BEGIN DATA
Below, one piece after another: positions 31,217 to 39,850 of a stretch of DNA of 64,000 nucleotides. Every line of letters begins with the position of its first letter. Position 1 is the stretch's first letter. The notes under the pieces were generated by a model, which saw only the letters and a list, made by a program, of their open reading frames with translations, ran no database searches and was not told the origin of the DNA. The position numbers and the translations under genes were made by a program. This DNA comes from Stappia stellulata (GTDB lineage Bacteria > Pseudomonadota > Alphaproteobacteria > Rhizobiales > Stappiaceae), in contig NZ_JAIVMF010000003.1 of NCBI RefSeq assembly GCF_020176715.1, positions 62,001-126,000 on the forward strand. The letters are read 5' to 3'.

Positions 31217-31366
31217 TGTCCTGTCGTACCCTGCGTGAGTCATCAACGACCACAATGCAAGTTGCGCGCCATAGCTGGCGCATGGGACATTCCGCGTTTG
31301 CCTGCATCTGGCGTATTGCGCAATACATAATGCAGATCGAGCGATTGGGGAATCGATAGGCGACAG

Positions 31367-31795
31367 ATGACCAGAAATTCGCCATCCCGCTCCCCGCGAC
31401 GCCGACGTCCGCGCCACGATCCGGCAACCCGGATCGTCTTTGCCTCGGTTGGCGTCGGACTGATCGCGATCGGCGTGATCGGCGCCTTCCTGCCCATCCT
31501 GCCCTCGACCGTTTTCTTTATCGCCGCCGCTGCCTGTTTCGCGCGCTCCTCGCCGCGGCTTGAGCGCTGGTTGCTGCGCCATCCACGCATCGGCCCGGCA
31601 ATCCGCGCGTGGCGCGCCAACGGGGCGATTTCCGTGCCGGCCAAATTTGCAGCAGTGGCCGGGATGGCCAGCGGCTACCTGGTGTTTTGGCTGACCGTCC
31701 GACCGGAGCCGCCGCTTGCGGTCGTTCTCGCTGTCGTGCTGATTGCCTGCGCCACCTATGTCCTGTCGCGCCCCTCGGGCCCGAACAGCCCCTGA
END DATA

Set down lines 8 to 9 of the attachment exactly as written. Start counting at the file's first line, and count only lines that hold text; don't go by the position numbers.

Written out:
31501 GCCCTCGACCGTTTTCTTTATCGCCGCCGCTGCCTGTTTCGCGCGCTCCTCGCCGCGGCTTGAGCGCTGGTTGCTGCGCCATCCACGCATCGGCCCGGCA
31601 ATCCGCGCGTGGCGCGCCAACGGGGCGATTTCCGTGCCGGCCAAATTTGCAGCAGTGGCCGGGATGGCCAGCGGCTACCTGGTGTTTTGGCTGACCGTCC